Nature abhors vacuums. Politics exploits them.
The narrative about the aversion (temporarily) of the fiscal cliff is that the sausage-making in Congress had President Barack Obama taking advantage of Republican divisions. A sidebar was that Republican Minority Leader Mitch McConnell worked around the leadership vacuum of Senate Majority Leader Harry Reid by dealing directly with Vice President Joe Biden.
The irony is that Reid remains in the Senate because of GOP infighting — specifically the split between tea party Republicans and GOP members who are more mainstream. Reid was exceptionally vulnerable as he sought re-election in 2010, but Nevada Republicans nominated a woman to oppose him who was too far out of the mainstream.
Nevertheless, the second week of January finds tea party leaders threatening to oppose any GOP lawmakers who voted for the fiscal cliff deal. This would include two of the three incumbent Oklahoma representatives who took part in the vote.
Such internecine warfare is a hallmark of political parties when they control the game: A majority party's leader can find that his biggest headache comes from within his own party rather than from the opposition. This is precisely what's happened in Oklahoma as Republicans not only cemented their control of state government but set it in granite, seemingly never to be dislodged.
Ask former House Speaker Kris Steele, R-Shawnee, about governing from a position of strength. His biggest battles were with fellow Republicans. Minority Democrats exploited the divisions by siding with dissident Republicans on some issues.
Keep in mind, though, that in the Oklahoma example Republicans controlled both houses of the Legislature and every statewide elective office. In Washington, the GOP controls only a third of the government — the House — and doesn't have a super-majority even there.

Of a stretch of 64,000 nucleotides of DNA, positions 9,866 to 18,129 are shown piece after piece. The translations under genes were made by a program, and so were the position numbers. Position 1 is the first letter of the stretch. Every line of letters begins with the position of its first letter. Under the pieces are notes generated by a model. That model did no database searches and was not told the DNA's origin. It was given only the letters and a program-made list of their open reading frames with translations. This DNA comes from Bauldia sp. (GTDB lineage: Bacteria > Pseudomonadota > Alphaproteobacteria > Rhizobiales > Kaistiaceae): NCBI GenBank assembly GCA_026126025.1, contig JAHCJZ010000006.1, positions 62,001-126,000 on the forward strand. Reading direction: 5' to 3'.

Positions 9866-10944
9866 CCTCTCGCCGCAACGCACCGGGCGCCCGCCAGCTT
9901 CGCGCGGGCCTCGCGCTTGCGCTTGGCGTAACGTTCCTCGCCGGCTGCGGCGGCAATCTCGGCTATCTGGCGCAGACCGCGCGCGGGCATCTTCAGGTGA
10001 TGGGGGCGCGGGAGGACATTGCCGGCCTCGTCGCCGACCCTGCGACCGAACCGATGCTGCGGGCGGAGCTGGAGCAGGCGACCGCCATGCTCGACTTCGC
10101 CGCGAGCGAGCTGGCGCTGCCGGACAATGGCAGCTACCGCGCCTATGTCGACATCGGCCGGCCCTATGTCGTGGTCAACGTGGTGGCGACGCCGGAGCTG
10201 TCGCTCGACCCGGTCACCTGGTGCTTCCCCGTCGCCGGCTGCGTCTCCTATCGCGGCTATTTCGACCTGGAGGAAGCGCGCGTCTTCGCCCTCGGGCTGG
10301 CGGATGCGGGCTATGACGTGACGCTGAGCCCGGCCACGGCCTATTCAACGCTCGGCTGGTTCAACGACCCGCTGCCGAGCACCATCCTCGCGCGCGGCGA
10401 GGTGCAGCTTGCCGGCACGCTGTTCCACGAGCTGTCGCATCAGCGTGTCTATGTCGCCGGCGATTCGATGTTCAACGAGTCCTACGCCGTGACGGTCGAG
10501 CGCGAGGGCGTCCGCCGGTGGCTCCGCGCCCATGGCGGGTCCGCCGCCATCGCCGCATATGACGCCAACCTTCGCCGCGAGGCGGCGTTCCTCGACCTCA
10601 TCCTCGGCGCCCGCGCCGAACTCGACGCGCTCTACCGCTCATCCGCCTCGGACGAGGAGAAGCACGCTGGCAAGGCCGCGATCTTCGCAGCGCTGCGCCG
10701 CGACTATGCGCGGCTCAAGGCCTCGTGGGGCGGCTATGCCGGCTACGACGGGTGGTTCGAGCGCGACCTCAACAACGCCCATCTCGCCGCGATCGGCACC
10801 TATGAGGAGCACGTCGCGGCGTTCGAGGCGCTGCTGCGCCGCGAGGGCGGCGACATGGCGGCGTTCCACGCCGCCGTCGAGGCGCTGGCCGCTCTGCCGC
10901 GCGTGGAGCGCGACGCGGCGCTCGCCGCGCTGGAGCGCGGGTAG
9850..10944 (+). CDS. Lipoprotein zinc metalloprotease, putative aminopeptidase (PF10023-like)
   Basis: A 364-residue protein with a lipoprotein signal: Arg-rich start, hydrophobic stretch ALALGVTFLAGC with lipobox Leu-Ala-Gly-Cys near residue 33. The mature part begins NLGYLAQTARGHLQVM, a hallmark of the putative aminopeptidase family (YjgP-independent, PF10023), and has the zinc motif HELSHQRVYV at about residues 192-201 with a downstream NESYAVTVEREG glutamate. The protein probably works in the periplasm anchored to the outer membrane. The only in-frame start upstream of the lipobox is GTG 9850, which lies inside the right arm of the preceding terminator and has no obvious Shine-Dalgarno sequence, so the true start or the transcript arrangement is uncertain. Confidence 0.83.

This should be a scenario that calls for unity, but that would require something the Republicans lack: The party has no national leader with a vision that others can rally around. Embattled John Boehner won another term as House speaker, but this doesn't make him that national leader. Ten members outright opposed his re-election, a number that includes one of Oklahoma's two freshmen representatives.
Herding cats is an apt description for a political leader tasked with reining in rogue elements, but the task Boehner faces seems more like herding strays who have no interest in rejoining the herd and who in fact would like to start their own herd.
Principled opposition to the fiscal cliff agreement is no vice. Conservatives such as U.S. Rep. James Lankford, R-Oklahoma City, believe they must take a stand against Obama's arrogant governance and out-of-control spending. But politics is supposed to temper principle with pragmatism, forging policies that not everybody will like (and indeed that most everybody will find some fault with).
The fiscal cliff was narrowly averted in an ugly, last-minute deal. The key issues will return. If House Republicans can't coalesce behind Boehner, if a leadership vacuum is evident, then Obama and the Democrats will exploit their divisions over and over. If “mainstream” Republicans are knocked off in primaries (only to see the challenger lose in general elections), their numbers and influence will shrink.
The difficulty of reaching a deal and the fact that it went down to the wire aren't necessarily bad things. Despite his re-election, Obama has no right to cakewalk his way through a second term. If he wants a fight over fiscal responsibility, the Republicans should respond in kind.
But they need to respond from a position of relative unity rather than division. For want of a vision, a House could be lost. And a president who wants to leave a dirty fiscal carpet for future generations to clean naturally abhors a vacuum.
McReynolds is The Oklahoman's opinion editor.